I typed all this once before but it got lost....so here goes again.
I admire what you are doing at Andover Norton.
Didn't AMC buy Nortons at Bracebridge St, then move it to Woolwich? By all accounts Bracebridge St was straight out of the Victorian era........
I would be the first to point the bone at AMC management, individually and collectively they were bloody awful. Someone who worked at Woolwich told me about the paint and gear thing. In every dark place there may be a little ray of sunshine, maybe these were AMCs little ray!!
Sorry if pressed a few sensitive buttons there Joe.
Couldn't argue about the draftsmen. When I was a lad, to become a trainee draftsman (they were called draughtsmen then) you first had to be a tradesman. I spent some of the last twenty years of my working life showing new draftsmen, freshly qualified with a degree, but not being able to tell a lathe from a mill, how to pictorially describe a part so that it could be made effectively, and where and how to tolerance things. Water off a ducks back though, as they knew everything.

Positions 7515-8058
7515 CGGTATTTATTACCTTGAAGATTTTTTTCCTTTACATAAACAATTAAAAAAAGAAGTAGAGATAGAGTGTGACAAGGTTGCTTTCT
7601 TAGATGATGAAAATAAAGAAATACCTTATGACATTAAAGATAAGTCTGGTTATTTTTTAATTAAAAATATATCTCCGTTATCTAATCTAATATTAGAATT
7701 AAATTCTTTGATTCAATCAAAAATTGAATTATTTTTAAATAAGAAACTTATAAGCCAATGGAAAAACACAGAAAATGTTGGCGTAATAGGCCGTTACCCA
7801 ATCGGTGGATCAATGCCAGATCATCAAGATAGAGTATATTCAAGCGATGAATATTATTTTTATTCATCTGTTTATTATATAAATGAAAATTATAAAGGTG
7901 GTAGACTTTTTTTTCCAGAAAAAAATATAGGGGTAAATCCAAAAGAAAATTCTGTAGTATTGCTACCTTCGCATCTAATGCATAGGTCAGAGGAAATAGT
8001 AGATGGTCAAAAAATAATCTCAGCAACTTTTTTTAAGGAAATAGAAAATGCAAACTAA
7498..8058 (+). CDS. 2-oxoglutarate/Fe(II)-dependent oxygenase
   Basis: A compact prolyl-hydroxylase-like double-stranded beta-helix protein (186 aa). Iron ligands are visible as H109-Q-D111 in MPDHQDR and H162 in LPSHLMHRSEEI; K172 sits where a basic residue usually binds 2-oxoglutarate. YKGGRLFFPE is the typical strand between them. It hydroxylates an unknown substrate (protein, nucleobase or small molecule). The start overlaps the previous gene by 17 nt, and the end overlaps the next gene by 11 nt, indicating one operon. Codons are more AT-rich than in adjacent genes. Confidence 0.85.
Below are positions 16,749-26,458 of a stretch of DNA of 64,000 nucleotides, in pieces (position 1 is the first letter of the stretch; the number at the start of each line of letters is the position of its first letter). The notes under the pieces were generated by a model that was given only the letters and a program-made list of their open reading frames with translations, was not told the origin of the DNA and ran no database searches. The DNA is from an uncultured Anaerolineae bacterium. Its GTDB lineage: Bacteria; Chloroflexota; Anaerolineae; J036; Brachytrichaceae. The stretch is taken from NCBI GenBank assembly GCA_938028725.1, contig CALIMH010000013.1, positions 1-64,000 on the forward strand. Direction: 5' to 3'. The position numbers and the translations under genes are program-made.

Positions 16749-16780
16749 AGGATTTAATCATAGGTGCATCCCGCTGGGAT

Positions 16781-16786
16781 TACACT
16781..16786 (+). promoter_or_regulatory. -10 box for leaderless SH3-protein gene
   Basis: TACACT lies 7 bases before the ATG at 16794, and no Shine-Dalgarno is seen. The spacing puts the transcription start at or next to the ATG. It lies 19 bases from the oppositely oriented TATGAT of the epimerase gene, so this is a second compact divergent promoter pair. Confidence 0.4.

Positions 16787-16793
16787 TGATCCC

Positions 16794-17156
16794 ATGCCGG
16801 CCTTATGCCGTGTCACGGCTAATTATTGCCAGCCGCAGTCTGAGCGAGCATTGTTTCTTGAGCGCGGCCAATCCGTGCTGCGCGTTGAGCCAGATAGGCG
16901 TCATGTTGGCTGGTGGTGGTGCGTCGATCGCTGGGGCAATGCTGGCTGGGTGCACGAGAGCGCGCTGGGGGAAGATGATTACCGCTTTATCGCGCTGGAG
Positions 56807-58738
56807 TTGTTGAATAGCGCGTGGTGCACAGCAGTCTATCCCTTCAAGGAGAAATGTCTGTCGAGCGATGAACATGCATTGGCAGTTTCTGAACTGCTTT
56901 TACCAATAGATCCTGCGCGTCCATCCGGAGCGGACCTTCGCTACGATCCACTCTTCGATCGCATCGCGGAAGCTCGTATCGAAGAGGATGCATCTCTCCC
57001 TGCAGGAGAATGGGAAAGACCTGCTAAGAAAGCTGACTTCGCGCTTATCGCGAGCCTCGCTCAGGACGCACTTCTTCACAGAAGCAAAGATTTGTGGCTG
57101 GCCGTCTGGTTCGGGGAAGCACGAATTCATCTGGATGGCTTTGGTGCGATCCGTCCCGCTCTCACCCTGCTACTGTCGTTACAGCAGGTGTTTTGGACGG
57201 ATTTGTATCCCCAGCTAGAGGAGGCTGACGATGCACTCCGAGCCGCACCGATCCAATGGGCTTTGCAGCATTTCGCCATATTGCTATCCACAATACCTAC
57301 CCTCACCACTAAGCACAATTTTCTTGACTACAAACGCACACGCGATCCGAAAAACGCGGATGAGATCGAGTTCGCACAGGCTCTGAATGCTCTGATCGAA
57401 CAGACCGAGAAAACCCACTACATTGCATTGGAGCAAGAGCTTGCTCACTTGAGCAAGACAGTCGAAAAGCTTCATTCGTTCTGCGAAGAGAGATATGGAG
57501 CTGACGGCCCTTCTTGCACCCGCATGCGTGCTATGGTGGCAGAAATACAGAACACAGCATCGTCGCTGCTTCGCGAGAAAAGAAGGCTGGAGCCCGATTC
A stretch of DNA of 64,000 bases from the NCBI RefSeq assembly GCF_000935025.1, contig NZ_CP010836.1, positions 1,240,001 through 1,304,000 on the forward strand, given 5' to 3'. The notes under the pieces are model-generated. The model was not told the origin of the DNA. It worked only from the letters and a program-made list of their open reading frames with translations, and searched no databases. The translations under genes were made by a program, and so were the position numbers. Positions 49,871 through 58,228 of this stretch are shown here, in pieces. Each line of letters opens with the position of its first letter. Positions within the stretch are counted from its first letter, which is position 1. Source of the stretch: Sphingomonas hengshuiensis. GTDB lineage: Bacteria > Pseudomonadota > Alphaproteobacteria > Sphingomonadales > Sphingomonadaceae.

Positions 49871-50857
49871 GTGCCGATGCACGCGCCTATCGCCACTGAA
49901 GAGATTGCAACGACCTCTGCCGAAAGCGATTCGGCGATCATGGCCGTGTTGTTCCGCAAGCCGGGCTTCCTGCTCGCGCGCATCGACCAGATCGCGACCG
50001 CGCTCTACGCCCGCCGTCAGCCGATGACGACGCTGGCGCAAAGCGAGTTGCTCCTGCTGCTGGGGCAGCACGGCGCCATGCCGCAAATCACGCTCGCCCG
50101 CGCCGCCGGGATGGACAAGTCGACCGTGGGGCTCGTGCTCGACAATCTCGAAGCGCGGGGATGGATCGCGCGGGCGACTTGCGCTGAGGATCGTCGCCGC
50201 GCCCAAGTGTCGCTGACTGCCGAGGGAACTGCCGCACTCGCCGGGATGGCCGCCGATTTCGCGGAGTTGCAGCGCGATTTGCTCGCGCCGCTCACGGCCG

One of the last projects that I had some responsibility for had a specific "proof of concept" stage, to see if the idea worked. Followed by a pause to produce prototype drawings, then a "prototype" stage, then another pause whilst all the drawings, programs etc were updated. Then there was a "pre production" phase, which used basically production drawings, production programs and tools, and made production configuration items, but very slowly, with things being updated as required. Then everything was updated as required, to be honest not much by that stage. Then the button was pressed and off it all went, full rate production. Yes there were sub contract items, yes there were "bought in items"....and yes there were problems, but not very many. Some of our managers one of whom was a lawyer before he started with us (I point that out to demonstrate that he knew little or nothing about engineering), moaned and dripped about the lengthy start up phase, but they were the ones who congratulated themselves when the project was going well. I believe it still is 10 years later.
Even now there are a lot of people in industry who are not aware of the differences between prototypes, development models production models etc
I'm glad that the 3d printer revolution will pass me by. The thought of motorcycles made of 3d printed bits made out of stale porridge leaves me somewhat cool.
Racing, as they used to say, improves the breed. So lets hope that Stuart Garner and Co learn lots from their TT endeavours.
Hopefully the New Norton will follow the path trodden by New Triumph, and become successful.